On April 4, 2019, the Court of Civil Appeals of the State of Oklahoma affirmed a judgment obtained for our clients through trial and briefing by Joe Farris and Paula Quillin. Our client, the Plaintiff, sued Defendants for fraud/deceit, conversion, tortious interference with contract, tortious interference with business opportunity, and breach of fiduciary duty.
Plaintiff, with no previous manufacturing business, was a managing member and 2/3 interest owner in an LLC. The other 1/3 interest owner was a Defendant in this matter. Another Defendant in this matter was an independent contractor who was to be the “eyes and ears” of Plaintiff at the manufacturing facility and charged with acquiring new customers. During the course of business, Plaintiff bought equipment in the amount of $80,000 and provided $197,000 of working capital. Additionally, Plaintiff paid his independent contractor $1,000-$2,000/month.
After a time, the business began to fail and Plaintiff later discovered Defendants had opened a secret bank account in the name of a separate company and began transferring checks from Plaintiff’s company into the secret bank account and/or having Plaintiff’s customers write checks directly to the secret bank account. An accounting of the secret account showed that not all of the money paid into the secret account made its way to Plaintiff’s company. Further, Defendants kept refunds paid by customers to cover personal expenses rather than returning those amounts to the company and kept amounts paid for scrap metal.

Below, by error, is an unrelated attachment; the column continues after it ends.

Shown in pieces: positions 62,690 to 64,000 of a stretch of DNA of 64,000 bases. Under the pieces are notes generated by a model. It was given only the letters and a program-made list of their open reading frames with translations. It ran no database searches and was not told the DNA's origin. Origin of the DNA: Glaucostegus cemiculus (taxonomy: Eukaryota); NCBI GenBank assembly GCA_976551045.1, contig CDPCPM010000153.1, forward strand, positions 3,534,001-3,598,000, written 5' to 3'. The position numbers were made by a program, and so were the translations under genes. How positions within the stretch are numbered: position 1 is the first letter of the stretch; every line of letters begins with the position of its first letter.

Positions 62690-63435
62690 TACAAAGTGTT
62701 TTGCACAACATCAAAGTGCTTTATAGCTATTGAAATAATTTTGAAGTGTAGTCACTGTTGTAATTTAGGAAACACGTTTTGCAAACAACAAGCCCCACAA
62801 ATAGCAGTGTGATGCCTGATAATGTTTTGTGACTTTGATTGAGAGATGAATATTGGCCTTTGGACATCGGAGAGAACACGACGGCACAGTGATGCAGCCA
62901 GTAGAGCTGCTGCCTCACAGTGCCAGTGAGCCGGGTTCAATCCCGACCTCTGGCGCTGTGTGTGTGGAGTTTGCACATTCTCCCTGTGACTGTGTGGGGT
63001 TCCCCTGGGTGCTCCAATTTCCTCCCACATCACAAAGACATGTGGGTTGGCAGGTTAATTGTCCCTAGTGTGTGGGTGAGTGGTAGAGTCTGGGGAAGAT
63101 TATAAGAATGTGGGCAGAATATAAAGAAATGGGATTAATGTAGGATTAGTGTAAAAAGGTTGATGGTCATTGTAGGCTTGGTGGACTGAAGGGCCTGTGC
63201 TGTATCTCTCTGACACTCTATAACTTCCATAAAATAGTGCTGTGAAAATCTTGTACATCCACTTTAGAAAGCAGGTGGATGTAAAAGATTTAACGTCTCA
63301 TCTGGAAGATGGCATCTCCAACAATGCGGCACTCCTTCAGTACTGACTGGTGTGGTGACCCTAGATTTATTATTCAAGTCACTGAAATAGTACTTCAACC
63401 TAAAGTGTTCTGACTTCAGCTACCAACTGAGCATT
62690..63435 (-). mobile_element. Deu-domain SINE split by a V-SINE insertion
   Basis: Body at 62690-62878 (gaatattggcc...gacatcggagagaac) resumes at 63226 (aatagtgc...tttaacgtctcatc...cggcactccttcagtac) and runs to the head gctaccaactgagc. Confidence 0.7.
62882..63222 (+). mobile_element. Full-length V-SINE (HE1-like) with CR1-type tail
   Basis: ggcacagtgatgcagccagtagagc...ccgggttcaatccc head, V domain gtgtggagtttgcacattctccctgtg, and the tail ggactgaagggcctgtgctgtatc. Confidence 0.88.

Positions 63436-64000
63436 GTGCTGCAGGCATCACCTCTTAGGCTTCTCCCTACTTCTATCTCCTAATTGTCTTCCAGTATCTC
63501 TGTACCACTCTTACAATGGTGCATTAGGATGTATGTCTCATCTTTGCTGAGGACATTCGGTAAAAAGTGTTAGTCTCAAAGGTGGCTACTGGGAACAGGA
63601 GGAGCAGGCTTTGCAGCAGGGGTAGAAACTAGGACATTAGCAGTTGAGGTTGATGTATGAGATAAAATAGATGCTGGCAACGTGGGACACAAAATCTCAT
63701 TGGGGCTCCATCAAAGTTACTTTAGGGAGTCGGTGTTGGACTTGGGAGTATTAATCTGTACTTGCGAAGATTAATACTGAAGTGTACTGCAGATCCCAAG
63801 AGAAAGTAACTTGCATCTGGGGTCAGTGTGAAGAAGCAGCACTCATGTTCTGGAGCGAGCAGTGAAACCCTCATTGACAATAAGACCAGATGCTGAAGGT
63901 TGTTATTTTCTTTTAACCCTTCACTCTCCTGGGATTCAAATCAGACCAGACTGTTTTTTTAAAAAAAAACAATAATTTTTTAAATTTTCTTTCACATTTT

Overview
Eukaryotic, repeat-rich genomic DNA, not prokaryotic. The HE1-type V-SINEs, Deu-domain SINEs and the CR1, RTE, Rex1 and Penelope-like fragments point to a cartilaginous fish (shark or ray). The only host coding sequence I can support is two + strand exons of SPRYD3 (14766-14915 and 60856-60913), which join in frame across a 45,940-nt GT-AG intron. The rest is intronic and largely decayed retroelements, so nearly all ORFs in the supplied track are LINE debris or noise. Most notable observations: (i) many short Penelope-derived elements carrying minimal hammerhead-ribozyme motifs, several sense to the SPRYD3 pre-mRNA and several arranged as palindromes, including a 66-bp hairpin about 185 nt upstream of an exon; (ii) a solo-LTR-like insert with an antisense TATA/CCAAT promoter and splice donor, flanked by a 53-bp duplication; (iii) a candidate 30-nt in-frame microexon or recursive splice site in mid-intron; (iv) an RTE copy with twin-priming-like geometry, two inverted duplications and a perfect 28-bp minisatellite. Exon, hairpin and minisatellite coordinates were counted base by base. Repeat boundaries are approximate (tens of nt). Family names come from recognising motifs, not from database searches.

When Plaintiff found out about the secret account, Defendants formed a competing company within the month, took 8 of Plaintiff’s 10 employees, and took all of Plaintiff’s customers. The competing company billed Plaintiff’s former customers in its first 2 months of operations and its gross billings for its first year of operations was over $1.2 million, more than any revenue ever earned while Defendants were supposed to be working for Plaintiff.
The trial court, which was affirmed by the Court of Civil Appeals, awarded Plaintiff actual damages of $294,516.07 plus an additional $50,000 in punitive damages, finding Defendants liable on all grounds brought by Plaintiff.